SYNOPSIS: Strong surface high pressure in the near term remains the playing card for today's weather. Aloft an upper level low is located near the SE Florida Coast which is moving WSW. A narrow swath of high clouds passed over Brevard County around 9am and has already cleared the immediate area as of 10:30am. Meanwhile, a tropical wave is still evident on surface observations and satellite imagery near the NE tip of Cuba extending toward the SE Bahamas.
TODAY: Dry and very warm to hot, but not as hazy as yesterday. With that said we can go straight to the next topic on the agenda which is the Invest 97-L area. At 11am the Hurricane Center will proclaim this region to be either a Tropical Depression or Storm Bonnie. My impression is that it should be tropical depression 3...we'll see.
TONIGHT/EARLY TOMORROW: No matter what the storm status will be at 11am..any strengthening to occur will be hard-pressed to occur for two reasons. It will not only be competing with wind shear from the aforementioned upper low but also with the unaccommodating landscape of Eastern Cuba. Any circulation now detectable by the first rounds of visible satellite imagery of the day shows the circulation to be hugging the Cuban coastline. During the course of the evening the circulation will follow along the coastline or maybe even flat out over the landmass.
Locally, expect that sometime after midnight the first showers will be approaching the extreme SE Coast of Florida and the Upper Keys. Higher clouds will begin to extend as far north as Volusia County by day break with the chance of rain not far behind. By daybreak the showers could be reaching the Sebastian Inlet area and by noon time be as far north as Central Brevard.
TOMORROW AFTERNOON-EVENING: This is the time frame that it currently appears the worst will occur (under the assumption this systems maintains a WNW track). It should be pointed out that it is quite possible that although the center of activity will be much further south (of Brevard) the strongest wind could actually occur along the coast of Brevard and Indian River County due to the pressure gradient rather than the actual circulation close to any sort of central point further south near the lowest barometric pressures.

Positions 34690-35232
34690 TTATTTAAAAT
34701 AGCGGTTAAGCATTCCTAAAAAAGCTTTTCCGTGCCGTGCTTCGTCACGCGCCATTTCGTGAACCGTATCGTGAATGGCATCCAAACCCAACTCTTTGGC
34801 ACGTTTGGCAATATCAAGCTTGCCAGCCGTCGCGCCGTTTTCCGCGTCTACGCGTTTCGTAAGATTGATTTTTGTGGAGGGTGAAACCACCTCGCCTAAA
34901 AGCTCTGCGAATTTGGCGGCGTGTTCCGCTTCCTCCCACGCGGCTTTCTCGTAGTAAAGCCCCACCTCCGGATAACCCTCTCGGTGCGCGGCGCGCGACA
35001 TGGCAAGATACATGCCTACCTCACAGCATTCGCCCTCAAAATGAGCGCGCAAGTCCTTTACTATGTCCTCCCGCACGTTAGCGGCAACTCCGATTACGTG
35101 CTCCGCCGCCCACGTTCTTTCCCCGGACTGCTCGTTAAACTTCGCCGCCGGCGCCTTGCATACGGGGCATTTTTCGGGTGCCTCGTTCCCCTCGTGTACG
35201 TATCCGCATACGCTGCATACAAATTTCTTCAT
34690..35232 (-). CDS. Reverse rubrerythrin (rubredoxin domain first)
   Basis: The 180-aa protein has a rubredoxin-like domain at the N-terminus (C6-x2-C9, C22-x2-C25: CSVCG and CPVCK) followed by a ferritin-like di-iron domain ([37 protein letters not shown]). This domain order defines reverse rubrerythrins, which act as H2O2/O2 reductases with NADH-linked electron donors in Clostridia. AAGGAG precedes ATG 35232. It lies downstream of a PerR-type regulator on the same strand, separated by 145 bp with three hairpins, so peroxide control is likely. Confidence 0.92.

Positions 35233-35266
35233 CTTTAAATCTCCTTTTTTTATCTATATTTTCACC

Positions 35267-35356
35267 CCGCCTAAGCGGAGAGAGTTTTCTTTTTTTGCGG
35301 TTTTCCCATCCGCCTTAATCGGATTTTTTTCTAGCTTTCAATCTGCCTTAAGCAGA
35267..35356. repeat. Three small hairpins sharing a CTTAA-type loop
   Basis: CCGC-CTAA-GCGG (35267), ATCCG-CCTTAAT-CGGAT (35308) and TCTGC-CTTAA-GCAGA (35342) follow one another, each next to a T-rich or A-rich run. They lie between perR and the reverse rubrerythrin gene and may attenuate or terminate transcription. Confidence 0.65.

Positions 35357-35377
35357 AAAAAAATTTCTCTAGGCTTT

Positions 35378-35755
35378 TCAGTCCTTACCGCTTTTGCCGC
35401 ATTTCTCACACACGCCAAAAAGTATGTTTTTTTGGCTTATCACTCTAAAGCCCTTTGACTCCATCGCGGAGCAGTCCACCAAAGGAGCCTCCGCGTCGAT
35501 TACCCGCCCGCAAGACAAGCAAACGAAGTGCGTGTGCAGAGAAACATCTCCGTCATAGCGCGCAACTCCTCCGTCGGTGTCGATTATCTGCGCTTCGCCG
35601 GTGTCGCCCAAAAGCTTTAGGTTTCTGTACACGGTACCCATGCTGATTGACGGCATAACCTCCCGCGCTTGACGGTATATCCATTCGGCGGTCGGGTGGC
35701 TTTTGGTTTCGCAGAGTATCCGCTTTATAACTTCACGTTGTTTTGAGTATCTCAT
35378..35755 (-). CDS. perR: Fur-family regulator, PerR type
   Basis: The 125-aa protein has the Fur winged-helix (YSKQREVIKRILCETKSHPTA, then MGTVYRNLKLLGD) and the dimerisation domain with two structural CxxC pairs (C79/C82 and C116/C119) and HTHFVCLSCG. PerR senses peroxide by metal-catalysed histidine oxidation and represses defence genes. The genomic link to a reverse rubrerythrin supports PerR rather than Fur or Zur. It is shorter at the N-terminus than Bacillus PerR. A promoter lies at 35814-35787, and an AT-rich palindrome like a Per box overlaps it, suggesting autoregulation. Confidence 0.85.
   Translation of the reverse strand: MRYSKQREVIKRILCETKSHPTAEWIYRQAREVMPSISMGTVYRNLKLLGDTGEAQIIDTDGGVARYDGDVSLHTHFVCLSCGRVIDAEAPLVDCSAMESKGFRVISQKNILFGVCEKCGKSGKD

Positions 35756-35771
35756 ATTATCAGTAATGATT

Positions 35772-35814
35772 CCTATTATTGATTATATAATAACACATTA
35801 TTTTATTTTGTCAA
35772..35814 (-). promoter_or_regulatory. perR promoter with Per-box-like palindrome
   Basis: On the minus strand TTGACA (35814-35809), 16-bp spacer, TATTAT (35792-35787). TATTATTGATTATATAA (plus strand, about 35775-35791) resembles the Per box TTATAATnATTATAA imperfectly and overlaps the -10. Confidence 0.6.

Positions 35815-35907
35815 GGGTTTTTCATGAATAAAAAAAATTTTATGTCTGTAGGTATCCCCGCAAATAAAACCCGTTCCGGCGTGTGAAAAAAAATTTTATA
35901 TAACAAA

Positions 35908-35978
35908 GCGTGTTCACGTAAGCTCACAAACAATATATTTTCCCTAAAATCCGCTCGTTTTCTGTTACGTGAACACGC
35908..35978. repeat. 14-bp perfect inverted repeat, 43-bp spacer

As far as rain is concerned it's going to be an all or nothing situation with a very fine line as to where the northern extent of the rain possibilities will exist. Again, based on a current line of assumptions, the cutting off point will be Southern Volusia County. If we put the rain and wind chances together the resultant summation would be intermittent rain showers coming in off the Atlantic which could contain some pretty good wind gusts in the vicinity of each one...outside of the showers the wind would be a steady state around 18-25mph.
SPECIAL NOTE: It cannot be stressed enough that any deviation to the north or south of the projected track (of the depression?) will highly impact how, who, and where active weather will occur. Therefore, any interests should remain abreast of the latest local weather through outlets provided by the National Weather Service.
OVERNIGHT FRIDAY - SATURDAY: The show's over. Moisture will be dog tailing behind the system though...so rain chances will be better than these past few days or pretty much close to what one would normally expect this time of year for afternoon shower/thunderstorm activity favoring the area west of I95.
BEYOND SATURDAY: Normal to just below normal chances of thunderstorms and not quite as hot. Most activity favoring pretty much any where west of I-95. Moisture levels might be enhanced for a brief period, particularly over the west half of the state due to another tropical entity of unnamed nature.